Behavioral Assessment Takes Center Stage at NJ CUPSA Conference

Published: May 14, 2008

ATLANTIC CITY, N.J. – The Third Annual New Jersey College and University Public Safety Association (NJ CUPSA) Conference was held at the Atlantic City Hilton April 9-11, and attendees learned about behavioral assessment as it relates to campus life and mass shooters.

Dan Korem, author of Rage of the Random Actor, presented the “Historical Perspective and Assessment of the Random Actor,” while Capt. Gene Deisinger, Ph.D., commander of Special Operations at Iowa State University’s police division, led the “Behavioral Assessment and Team Formation” session.

Ignoring Behavior Patterns Can Cost a Campus

One of the most important things to realize, according to Korem, is that it is more important to look at the person’s behavior patterns as a way of distinguishing how much harm they might cause to the campus community. “If you try to identify people by certain physical traits, it’s going to cause you trouble,” he explained.

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Deisinger, a licensed psychologist, agrees. “[Let’s look at] ‘Johnny,’ one of those unconventional types. He tends to keep to himself. In his English class he writes a paper, and it’s about walking into a classroom and in slow motion whipping out a shotgun and blowing away people.”For those who would normally react in disgust and tell the student to go home and think about what he/she has written, Deisinger said isolating the student might not be a wise approach. “He’s spent way too much time thinking about this kind of [violent behavior]. So we separate him and we alienate him. Then we’re shocked when he comes back and is violent two weeks later.”

Instead, Deisinger recommended campus officials engage the at-risk individual so the person can’t hide his or her escalating threatening behavior. If someone is talking about violence (e.g. bombing the institution, suicide or killing other people), campus officials should ask the individual about it. “They might not tell the truth, but their response will be informative,” says Deisinger.

Additionally, the individual may have a legitimate, unresolved complaint that should be addressed. By resolving the at-risk person’s issue, he or she might feel less justified to act out. Korem also added that making those who appear to have random actor characteristics feel safe, as well as putting them in environments that are less conventional may ease their fears and anger.

Community Involvement Is Key in Preventing Violence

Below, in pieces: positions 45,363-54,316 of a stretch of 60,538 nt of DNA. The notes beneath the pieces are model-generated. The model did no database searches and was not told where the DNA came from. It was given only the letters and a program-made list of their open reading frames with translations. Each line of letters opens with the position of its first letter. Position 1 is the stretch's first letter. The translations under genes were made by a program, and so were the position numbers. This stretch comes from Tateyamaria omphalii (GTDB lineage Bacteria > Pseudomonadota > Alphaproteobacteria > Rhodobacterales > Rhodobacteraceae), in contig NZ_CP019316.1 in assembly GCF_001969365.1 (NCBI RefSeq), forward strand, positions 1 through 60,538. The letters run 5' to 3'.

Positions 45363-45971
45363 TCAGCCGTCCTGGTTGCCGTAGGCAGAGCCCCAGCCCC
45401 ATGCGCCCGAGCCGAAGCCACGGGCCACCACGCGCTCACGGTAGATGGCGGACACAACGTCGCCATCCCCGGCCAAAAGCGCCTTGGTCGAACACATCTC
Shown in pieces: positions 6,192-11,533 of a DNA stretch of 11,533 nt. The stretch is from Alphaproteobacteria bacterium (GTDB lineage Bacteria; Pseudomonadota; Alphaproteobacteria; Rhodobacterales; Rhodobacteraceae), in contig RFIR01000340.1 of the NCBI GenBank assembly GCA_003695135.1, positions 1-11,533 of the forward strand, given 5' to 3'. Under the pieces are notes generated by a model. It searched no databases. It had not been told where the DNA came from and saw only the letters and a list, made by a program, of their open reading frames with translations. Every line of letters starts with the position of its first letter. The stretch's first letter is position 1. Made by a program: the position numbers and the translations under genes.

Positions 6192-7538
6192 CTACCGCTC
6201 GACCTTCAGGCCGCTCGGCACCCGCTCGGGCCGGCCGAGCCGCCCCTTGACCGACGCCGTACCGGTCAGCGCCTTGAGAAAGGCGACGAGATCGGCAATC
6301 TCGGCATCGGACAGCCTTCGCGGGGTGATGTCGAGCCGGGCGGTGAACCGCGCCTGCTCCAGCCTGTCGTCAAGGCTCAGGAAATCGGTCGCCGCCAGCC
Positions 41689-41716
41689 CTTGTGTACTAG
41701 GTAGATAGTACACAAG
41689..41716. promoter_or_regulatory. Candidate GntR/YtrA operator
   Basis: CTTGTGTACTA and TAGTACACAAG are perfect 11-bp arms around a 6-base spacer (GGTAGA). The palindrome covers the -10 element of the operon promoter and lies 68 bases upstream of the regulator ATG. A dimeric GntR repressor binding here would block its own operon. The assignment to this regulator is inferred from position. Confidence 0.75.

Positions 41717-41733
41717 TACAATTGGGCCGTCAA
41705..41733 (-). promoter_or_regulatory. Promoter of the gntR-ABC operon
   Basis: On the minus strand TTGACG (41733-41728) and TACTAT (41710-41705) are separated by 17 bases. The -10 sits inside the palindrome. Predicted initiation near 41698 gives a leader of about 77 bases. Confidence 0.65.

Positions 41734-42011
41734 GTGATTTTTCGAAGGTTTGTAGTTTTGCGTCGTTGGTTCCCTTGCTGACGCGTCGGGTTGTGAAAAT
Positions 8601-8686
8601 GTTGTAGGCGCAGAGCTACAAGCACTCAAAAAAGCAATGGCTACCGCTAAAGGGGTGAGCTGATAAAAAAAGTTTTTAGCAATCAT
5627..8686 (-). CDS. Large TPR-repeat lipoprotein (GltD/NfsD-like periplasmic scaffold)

It is also crucial to look outside of your own community when dealing with potential mass shooters or violent individuals. Korem maintains that college students sometimes recruit students from high schools and middle schools to participate in violent acts. “If you take care of your college campus and you think you’re okay, think again,” Korem said. “You have to take care of the circumference around your campus; you have to have folks talking to one another.”

With that being said, there are warning signs the campus community can look out for in those who may cause harm to themselves or to others. “We don’t look for people who will be active shooters,” said Deisinger. “We’re looking for people posing physical harm to others or to themselves. Suicide is a much bigger concern on college campuses than homicide.”

Indeed, the onset age range of most symptoms of psychological illnesses, such as schizophrenia, bi-polar disorder and major depression, is 17-24 – the ages of most college students.

When dealing with people with such behavior, Deisinger says it’s important to remember that not all suicidal individuals are homicidal. At least 10-20 percent of students have thought about suicide, and 10 percent have made plans for suicide. The random actor is simply a subset of this group.

For campuses to be fully aware of the situations at hand, especially when dealing with threatening, violent behavior, Deisinger recommends the campus community do the following:

  • Create a decision making structure before an incident occurs
  • Have the crisis management team meet monthly to review policies, procedures, etc.
  • Have the threat management team meet daily or weekly, depending on the need
  • Have multiple pathways for reporting violent behavior, including anonymous outlets
  • Remind the community that all reports are wanted and something will be done

These guidelines may help officials to deal with either a threat or potential threat.

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